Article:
Warracknabeal Secondary College
In 2012, Warracknabeal Secondary College staff Wendy Hewitt, Jenny Taylor, Casey Phelan and Nicole Stewart, along with community member Graeme Massey, planned a staff reunion for all past teaching and ancillary staff members.
Over 150 past staff members, some from as far back as 1955, attended the weekend long celebrations, recounting and reminiscing their time spent at Warracknabeal Secondary College. The weekend culminated in an electronic and pictorial presentation of images recorded over teh history of the school, which evoked many more memories and good times past.
School Badge and Motto
"Potens ex humili"
Power through humility
In 1954, the high school badge was changed to the present one. Although this badge does not have the motto on it, the image still holds significance for the school and students.
Former teacher Max Wilkinson (1939-42, 1944-55) provided an explanation and interpretation of the school badge in the 1954 Harvest Magazine, an excerpt of which is included here:
“At first glance, the book flanked by two pines will remind us of the ‘School among the Pines’ …
The book is open. This we may take to mean that if l will go to it, and read and strive to understand, then l will find knowledge freely available to me. It is an invitation to me to do something when l accept the invitation to learn.
The pine I see about me is a straight tree. It bends before the storms, but it is not twisted into a contorted shape. I am reminded that in life we must all endure storms of adversity but, like the pine, l must strive to remain straight because it grows in clumps, each tree sheltering the next. Surely, then, must we stand firm in loyalty to our form, to our house, to our school, to our family, to our friends, to our Church, to our nation?
And the pine is a tall tree. No matter what may be my physical stature, l must aspire to intellectual greatness and to a great spiritual stature.
Look at the grace of the pine! Should not this urge me to cultivate within myself that true grace which prongs of a truly cultivated mind, and which stems from the rich tradition of the ages to which we are all heirs?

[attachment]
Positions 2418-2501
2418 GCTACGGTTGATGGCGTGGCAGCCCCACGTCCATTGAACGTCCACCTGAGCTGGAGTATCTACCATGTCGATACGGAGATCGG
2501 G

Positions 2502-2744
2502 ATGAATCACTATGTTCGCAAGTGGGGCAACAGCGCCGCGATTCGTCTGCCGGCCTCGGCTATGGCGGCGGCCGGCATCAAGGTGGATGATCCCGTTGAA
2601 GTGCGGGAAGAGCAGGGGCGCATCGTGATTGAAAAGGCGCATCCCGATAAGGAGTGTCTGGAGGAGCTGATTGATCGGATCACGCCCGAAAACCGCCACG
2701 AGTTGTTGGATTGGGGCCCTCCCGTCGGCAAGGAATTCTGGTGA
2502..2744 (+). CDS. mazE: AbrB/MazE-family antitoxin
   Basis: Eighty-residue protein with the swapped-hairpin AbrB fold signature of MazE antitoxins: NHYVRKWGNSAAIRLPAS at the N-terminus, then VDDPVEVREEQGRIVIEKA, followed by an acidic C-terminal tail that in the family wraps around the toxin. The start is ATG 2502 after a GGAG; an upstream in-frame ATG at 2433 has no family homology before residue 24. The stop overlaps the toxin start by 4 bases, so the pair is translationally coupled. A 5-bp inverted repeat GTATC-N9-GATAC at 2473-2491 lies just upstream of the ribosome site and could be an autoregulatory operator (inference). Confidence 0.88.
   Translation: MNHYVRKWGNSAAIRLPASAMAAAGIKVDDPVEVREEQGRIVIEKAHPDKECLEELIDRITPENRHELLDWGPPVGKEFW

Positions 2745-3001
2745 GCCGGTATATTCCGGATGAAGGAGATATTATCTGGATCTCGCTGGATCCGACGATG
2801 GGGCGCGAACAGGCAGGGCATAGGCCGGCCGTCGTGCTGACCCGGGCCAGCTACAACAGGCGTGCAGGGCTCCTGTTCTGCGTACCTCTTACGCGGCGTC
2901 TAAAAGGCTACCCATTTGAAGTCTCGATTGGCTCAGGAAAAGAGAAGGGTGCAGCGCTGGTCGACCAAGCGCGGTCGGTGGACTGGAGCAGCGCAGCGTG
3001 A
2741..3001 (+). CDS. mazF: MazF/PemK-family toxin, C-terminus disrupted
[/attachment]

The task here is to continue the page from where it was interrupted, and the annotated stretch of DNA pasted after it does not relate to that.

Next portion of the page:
These figures are set upon a shield of green and gold, the colours of the school. The green reminds me of these wide plains so vividly green at sowing time and when the seed is springing into young growth, while the gold brings to mind the golden glory of the harvest which so surely follows the sowing: that harvest which is represented again by the ears of wheat below the main design of the badge. Let me remember that as l sow, so shall l reap, whether the seed be laziness or industrious energy, self-indulgence or self-discipline.
The shield itself l may consider as a shield of faith: faith in myself that l may become greater than l am now; faith in my country; that this nation will become truly great among nations; faith in God.
The design is set in a circle, and a circle has neither beginning nor ending. I may therefore take it to represent Eternity, the stage upon which all our parts are played. Let it not be forgotten that our words and actions carry on their influence, perhaps strongly, perhaps weakly, their influence never quite dying away. We may take pride in the influence of those who have formed part of this school and have in their lives carried its influence far and wide through this land and, indeed, through many parts of the world.
May we all stand unshaken in our determination that our influence will always be fully devoted to the welfare of our fellowmen.”